Fed up with an environment unconducive to learning and teaching, the Atlantis primary school’s School Governing Body (SBG) shut the school down on Wednesday, with parents threatening to set the school alight, saying its unsafe for pupils.
Parents and teachers from Avondale Primary school supported the SGB’s shutdown due to the school’s dilapidated state.
Huge holes inn the ceilings, enormous cracks in the prefabricated walls, broken window panes, broken toilets and other structural issues characterises the infrastructure of the 39-year-old Avondale Primary school which caters for about 1 000 pupils.
Outside Eve Avenue in which the school is situated, about 500 pupils and 50 parents were protesting against the schools poor standards on Wednesday.
The school’s entrance gates were locked at 7am while protesting pupils and parents carried placards that read: “rebuild our school unsafe building for kids”, “why can’t we have a new school” and “ Ons is gatvol”, among others.
“We want the (Education MEC) to come and meet us to give us answers as to when they will rebuild our school. If the MEC will not meet us the shut down will be indefinite,” said SGB chairman Shane Jennicker.
Jennicker said the indefinite shutdown will not disadvantage the pupils as when the school reopens educators have committed to work overtime to catch up on lost school days.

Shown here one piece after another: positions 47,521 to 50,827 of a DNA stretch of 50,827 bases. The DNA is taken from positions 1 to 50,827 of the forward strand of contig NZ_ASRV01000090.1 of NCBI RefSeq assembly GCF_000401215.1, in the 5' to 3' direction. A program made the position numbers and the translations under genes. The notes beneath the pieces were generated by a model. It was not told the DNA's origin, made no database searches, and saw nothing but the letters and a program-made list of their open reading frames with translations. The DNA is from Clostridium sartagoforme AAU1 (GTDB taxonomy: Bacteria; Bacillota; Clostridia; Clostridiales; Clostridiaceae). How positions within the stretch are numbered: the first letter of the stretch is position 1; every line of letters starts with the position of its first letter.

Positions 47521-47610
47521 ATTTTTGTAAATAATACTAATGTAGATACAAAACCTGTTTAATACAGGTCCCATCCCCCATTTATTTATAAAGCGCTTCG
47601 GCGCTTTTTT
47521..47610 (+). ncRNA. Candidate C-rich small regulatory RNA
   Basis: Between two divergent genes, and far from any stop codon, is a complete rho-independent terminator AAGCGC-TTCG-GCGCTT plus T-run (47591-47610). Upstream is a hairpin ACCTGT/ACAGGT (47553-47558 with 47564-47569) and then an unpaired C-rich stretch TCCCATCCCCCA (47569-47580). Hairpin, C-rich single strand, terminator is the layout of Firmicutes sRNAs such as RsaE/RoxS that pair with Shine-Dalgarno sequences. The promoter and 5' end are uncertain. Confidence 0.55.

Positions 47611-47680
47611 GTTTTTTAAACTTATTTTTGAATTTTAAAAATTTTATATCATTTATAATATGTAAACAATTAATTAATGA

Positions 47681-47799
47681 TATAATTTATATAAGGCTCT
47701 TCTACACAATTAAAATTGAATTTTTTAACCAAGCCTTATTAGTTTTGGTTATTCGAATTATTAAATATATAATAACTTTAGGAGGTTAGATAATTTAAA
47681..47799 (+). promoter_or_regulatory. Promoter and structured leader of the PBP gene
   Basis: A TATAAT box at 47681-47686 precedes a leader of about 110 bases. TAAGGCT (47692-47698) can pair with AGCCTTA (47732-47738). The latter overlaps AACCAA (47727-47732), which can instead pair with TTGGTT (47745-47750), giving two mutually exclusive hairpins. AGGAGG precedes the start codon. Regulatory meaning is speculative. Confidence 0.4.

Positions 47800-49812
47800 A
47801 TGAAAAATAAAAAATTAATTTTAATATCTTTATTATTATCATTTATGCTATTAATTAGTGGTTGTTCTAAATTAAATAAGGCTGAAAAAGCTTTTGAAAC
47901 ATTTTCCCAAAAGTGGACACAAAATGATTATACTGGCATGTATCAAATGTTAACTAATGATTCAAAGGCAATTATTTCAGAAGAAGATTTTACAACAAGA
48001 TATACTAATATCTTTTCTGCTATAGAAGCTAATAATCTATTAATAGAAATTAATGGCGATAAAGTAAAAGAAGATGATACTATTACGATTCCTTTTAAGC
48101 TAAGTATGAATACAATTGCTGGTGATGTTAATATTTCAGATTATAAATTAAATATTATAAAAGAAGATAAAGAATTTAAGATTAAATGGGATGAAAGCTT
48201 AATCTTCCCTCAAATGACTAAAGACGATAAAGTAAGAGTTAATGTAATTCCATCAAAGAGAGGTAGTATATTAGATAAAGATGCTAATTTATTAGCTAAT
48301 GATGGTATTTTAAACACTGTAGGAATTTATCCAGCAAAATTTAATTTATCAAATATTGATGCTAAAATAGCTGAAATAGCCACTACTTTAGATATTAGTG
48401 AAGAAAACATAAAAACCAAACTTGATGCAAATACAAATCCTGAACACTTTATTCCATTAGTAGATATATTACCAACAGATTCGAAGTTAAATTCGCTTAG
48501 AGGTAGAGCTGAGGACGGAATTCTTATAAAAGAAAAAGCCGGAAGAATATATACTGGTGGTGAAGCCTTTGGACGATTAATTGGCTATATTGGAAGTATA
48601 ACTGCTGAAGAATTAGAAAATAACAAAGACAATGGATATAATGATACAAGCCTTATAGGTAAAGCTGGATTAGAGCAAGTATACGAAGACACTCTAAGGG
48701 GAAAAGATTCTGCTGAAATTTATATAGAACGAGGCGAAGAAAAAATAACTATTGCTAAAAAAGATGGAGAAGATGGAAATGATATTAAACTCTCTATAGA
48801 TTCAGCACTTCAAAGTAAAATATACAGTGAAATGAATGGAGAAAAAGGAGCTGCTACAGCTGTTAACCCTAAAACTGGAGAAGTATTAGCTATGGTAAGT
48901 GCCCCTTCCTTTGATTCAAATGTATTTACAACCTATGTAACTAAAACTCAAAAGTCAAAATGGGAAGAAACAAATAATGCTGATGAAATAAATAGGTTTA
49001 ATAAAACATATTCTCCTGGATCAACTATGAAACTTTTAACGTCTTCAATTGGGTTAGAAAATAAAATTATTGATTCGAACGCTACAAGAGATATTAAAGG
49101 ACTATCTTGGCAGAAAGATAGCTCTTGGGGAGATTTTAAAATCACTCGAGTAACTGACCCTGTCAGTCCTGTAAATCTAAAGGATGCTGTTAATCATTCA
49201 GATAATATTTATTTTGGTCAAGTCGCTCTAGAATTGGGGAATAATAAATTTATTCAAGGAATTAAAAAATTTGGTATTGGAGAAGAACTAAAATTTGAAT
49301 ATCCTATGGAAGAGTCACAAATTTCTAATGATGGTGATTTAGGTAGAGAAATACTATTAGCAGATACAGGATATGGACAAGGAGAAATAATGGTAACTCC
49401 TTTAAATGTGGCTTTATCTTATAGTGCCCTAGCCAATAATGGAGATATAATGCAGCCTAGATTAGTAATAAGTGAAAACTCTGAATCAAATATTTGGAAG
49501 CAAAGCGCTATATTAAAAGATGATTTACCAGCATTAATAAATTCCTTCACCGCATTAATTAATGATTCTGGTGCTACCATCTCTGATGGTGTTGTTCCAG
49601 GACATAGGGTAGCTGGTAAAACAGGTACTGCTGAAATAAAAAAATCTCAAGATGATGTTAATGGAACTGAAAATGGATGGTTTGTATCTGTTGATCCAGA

“The school have been left to deteriorate for many years. Enough is enough,” he said.
Irate parents said most of them went to the same school from back in 1976 and insufficient maintenance has been done since.
“We want a new school infrastructure. The current infrastructure is decaying. In winter the classrooms are soaking wet, in summer it’s terribly hot. There are no gutters. No ceilings. It is unsafe for our children,” said Karen Dirks, a mother of two children aged six and 10 who attended the school.
Channel Broom, 24, a wife and mother of two children aged three and seven, said like other parents, she was disappointed to see the oldest school in the area being neglected.
“The school is actually becoming unsafe for pupils and teachers,” said Broom.
“We are gatvol. My child can’t go to the toilet cause other pupils’ feaces are full in the toilet with no water. Our children have to keep their urine during the duration of the school day and wait to urinate at home. We will burn it down,” said Rene Careson, 43, a mother of a child in Grade 4.
School principal Michael Scholtz said it was the parents’ and the SGB’s decision shut the school down.
He agreed the school is in bad state.
“It’s not conducive for learning and teaching. Everything is falling part. It’s decaying. There is no playing ground for children and now in summer it’s extremely hot in the classrooms making it difficult for teachers to teach in extreme heat and for learners to concentrate,” said Scholtz.
Education MEC Debbie Schaffer’s spokesperson Jessica Shelver said the department’s officials met the irate community representatives on Wednesday.
“Officials from our infrastructure department met and discussed the possibility of adding the school to the UAMP for the 2016/2017 financial year. This is possible, however, one does need to be cognisant of the severe budget constraints we are facing due to the unions negotiating an above inflation wage increase in 2015,” said Shelver.
She said the matter is ongoing and the department is unable to provide further details at this point. – WCN/Peter Luhanga